Patched mutations and hairy skin patches: A new sign in Gorlin syndrome
Clinical & Molecular Genetics Unit, Institute of Child Health & Great Ormond Street Hospital, London, UK. American Journal of Medical Genetics Part A
(Impact Factor: 2.16).
12/2006; 140(23):2625-30. DOI: 10.1002/ajmg.a.31374
We report on the occurrence of discrete patches of unusually long pigmented hair on the skin of three patients with Gorlin syndrome from two unrelated families with confirmed heterozygous mutations in the Patched (PTCH) gene. The PTCH protein is a negative regulator of Hedgehog signaling, and the Sonic Hedgehog (SHH)-PTCH pathway is known to play an important role in the formation and cycling of the hair follicle. We believe that the patches represent a genuine physical sign associated with Gorlin syndrome, and discuss molecular mechanisms by which they might arise.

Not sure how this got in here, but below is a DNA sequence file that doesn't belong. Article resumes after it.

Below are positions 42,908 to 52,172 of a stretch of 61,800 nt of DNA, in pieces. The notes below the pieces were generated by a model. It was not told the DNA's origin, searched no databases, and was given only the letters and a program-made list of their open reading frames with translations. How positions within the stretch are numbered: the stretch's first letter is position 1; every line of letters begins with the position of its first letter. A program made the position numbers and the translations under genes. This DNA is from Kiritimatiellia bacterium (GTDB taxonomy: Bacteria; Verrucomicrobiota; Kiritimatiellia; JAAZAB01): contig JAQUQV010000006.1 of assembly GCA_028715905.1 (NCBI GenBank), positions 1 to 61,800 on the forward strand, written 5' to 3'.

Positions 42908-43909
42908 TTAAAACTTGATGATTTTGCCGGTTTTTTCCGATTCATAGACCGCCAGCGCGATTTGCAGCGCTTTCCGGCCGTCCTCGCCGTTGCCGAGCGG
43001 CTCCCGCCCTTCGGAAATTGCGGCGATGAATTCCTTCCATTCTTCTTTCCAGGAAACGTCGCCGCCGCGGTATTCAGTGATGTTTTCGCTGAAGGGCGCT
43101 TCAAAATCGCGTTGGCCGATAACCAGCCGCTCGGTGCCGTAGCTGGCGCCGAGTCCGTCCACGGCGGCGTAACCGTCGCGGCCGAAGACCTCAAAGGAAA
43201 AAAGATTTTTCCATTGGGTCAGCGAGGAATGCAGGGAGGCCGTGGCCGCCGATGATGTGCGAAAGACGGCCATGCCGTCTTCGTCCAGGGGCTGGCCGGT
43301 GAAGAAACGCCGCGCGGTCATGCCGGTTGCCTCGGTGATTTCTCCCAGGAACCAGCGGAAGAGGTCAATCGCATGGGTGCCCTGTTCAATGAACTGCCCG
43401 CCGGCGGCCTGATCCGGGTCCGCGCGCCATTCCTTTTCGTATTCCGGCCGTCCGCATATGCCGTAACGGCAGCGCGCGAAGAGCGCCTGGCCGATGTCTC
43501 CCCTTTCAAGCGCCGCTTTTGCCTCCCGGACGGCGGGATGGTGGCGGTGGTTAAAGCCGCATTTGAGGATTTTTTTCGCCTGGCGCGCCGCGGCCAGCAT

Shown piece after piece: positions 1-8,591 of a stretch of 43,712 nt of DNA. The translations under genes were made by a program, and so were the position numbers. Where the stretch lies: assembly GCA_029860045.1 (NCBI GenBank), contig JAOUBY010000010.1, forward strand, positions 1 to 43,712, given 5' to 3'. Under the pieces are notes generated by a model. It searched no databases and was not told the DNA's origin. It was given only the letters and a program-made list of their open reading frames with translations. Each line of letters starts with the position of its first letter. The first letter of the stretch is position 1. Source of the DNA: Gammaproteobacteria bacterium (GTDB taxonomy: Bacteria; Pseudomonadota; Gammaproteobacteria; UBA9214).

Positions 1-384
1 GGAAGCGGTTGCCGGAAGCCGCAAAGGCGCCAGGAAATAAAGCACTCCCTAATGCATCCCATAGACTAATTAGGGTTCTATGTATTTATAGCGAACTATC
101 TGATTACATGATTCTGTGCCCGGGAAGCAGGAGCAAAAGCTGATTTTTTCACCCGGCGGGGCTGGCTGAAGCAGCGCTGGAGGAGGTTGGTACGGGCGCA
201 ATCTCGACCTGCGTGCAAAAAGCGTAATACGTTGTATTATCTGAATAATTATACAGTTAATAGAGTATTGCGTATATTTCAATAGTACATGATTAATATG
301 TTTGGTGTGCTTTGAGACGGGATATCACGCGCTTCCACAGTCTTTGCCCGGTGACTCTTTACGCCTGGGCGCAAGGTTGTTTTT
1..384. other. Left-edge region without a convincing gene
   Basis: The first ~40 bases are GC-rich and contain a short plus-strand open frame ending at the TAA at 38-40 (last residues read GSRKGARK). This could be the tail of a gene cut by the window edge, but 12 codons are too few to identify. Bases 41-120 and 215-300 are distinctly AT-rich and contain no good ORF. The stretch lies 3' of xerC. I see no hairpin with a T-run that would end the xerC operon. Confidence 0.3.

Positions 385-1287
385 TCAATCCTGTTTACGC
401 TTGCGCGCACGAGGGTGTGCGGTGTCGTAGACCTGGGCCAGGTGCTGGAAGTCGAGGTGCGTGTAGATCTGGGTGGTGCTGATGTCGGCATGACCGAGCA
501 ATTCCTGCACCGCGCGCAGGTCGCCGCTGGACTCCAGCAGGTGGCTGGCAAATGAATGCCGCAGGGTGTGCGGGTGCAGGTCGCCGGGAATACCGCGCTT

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ABSTRACT: INTRODUCTION: Basal cell carcinomas (BCC) are the most usual skin cancer that affects human beings. Sporadic BCCs are prevalent, often arising in people chronically exposed to UV radiation from the sun. Eventually BCCs may be associated to different syndroms like Bazex-Dupré-Christol, Rambo and Gorlin. Contrarily to syndromic BCCs, the cases of multiple familiar nonsydromic BCCs(MFNSBCC) have only few studies found in the literature. Only five families have been described to date with the disease. Since sporadic and Gorlin BCCs are associated to many mutations in the PTCH1 gene, we hypothesized that the multiple BCCs phenotype is also associated with mutations in this same gene. The PTCH1 tumor suppressor gene is located in the 9q22.3 chromosomal region, contains 23 exons, and has an important role in embryogenesis. OBJETIVE: To perform genetic analysis of PTCH1 exons 9, 11, 16, 17 e 23. METHODS: Eight individuals belonging to different generations from the same family were studied. Three of them bore multiple BCCs, and two of those were suspect to have MFNSBCC. DNA was extracted from blood leukocytes, submitted to PCR, and the PCR products were cloned (pGEM T Easy Vector, Promega) and sequenced (Big Dye Terminator Kit; ABI Prism 3100 sequencer; Applied Biosystems). The polymorphisms and mutations found were analyzed and compared to literature and PTCH1database (www.cybergene.se/PTCH/). RESULTS: In the patients suspect of MFNSBCC were found two new mutation: one frameshift nt4130(del C) and one missense nt4261(A->G). In the relatives were found five new mutation: Three missense nt1420(G->T); nt2873(C->T); nt4130(C->T); and two frameshift nt1443 (ins T) and nt1468 (ins T). In the introns 10,15,16 and 17 were found eighteen new mutations that were not previously reported. CONCLUSION: For the first time mutation in exons and introns of PTCH1 gene have been described in patients bore MFNSBCC and some of their relatives. INTRODUÇÃO: O carcinoma basocelular (CBC) é o tipo de câncer cutâneo mais comum no ser humano. O aparecimento de CBC na maioria das vezes se dá de forma esporádica em indivíduos que se expõem cronicamente ao sol. Eventualmente pode estar associado a síndromes, como: Bazex-Dupré- Christol, Rombo e Gorlin-Goltz. Diferente do que ocorre nas síndromes, os casos de CBCs múltiplos familiares não sindrômicos(CBCMFNS) são poucos estudados, tendo na literatura somente cinco relatos de famílias com a doença. O fenótipo é de múltiplos CBCs superficiais sem presença de outras anormalidades. Devido os CBCs esporádicos e os CBCs presentes na Síndrome de Gorlin-Goltz apresentarem mutações no gene PTCH1, possivelmente os CBCs múltiplos também estejam associados a alterações neste gene. Este gene esta localizado na região 9q22.3 possuindo 23 éxons, tem um papel importante na formação embrionária e de supressão tumoral. OBJETIVO: Análise genética dos éxons 9,11, 16, 17 e 23 do PTCH1 de oito componentes da mesma família, pertencentes a três diferentes gerações, sendo três portadores de CBCs múltiplos, e dentre estes dois suspeitos de CBCMFNS. MÉTODOS: Extração de DNA dos leucócitos do sangue periférico; PCR; clonagem dos produtos de amplificação (pGEM T Easy Vector) e seqüenciamento (Big Dye Terminator Kit). As mutações e polimorfismos encontrados foram comparados com a literatura e banco de dados de mutação do gene PTCH1 (www.cybergene.se/PATCH). RESULTADOS: Duas novas mutações foram encontradas nos pacientes suspeitos de CBCMFNS: uma frameshift nt4130(del C) e uma missense nt4261(A->G). Nos familiares foram encontradas cinco novas mutações: Em um primeiro indivíduo uma missense nt1420(G->T); em um segundo a mesma missense nt1420(G->T) e mais uma missense nt2873(C->T); em um terceiro duas frameshift nt1443 (ins T) e nt1468 (ins T), em dois outros indivíduos, irmãos, uma outra mutação missense nt4130(C->T). Foram encontradas ainda dezoito mutações, não descritas anteriormente, nos íntrons 10,15,16 e 17, algumas se repetindo em todos os indivíduos analisados. CONCLUSÃO: Pela primeira vez estão sendo descritas mutações em éxons e íntrons do gene PTCH1 em indivíduos portadores de CBCMFNS e em alguns de seus familiares.